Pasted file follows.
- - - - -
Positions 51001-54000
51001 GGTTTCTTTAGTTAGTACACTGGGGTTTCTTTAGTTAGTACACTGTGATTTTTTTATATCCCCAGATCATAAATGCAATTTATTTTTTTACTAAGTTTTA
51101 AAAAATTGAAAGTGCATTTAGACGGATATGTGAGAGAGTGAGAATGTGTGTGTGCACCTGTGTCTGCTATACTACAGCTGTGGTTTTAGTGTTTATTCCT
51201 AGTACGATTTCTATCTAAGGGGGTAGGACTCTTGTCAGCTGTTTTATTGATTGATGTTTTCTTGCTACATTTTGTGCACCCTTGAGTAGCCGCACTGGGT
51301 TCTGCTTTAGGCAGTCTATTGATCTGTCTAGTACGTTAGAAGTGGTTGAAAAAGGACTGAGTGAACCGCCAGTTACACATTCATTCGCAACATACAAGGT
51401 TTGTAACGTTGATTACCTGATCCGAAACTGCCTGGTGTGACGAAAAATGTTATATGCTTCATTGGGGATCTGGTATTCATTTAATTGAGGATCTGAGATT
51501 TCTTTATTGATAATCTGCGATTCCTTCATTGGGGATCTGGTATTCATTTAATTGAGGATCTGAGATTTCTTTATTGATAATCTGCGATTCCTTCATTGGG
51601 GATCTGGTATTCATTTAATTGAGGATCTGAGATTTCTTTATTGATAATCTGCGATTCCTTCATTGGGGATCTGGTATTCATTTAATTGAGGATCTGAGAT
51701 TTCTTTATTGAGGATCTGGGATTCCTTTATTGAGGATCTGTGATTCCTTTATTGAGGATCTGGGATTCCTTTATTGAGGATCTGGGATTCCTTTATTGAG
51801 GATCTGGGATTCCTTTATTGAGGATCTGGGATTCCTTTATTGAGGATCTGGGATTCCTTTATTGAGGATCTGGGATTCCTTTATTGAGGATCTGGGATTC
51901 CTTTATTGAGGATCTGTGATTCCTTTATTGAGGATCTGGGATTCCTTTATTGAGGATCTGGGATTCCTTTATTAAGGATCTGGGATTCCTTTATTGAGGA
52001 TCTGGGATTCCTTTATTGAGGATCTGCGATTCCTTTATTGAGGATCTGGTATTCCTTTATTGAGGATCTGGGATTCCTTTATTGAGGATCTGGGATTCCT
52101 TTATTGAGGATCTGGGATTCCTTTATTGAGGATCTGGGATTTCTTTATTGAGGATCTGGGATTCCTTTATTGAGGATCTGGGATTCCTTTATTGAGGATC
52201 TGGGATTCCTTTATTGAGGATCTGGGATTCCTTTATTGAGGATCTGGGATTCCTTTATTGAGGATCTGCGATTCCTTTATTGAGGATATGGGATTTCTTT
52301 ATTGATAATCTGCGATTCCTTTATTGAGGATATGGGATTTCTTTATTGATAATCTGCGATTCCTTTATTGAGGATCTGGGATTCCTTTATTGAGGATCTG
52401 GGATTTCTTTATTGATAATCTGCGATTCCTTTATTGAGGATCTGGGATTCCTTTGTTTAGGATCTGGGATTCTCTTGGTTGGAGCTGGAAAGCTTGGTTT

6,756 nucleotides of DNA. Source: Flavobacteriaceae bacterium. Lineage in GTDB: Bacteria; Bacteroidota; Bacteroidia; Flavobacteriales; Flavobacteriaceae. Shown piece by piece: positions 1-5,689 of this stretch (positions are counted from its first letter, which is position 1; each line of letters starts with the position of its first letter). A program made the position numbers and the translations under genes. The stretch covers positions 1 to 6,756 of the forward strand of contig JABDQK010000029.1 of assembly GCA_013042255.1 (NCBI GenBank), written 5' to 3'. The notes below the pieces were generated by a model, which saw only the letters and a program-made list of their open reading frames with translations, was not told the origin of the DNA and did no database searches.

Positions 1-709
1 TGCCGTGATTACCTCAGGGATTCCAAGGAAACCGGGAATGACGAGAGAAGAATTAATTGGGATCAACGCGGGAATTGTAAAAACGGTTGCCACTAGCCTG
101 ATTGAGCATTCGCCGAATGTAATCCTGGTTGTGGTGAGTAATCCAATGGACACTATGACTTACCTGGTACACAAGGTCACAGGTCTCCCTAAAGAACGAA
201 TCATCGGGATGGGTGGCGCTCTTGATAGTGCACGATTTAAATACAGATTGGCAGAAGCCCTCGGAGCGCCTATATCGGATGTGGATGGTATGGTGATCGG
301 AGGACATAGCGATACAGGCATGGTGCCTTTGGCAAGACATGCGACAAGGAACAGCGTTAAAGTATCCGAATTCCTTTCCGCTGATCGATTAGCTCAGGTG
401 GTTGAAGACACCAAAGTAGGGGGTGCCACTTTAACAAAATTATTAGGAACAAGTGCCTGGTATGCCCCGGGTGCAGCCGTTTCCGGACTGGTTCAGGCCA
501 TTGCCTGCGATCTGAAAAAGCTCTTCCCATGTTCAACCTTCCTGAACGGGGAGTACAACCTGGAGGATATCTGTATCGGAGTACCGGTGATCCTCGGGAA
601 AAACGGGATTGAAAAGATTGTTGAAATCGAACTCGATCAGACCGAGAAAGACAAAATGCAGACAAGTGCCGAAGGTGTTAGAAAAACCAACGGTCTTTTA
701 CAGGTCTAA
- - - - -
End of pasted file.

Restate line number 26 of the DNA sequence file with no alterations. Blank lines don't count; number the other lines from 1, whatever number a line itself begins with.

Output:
701 CAGGTCTAA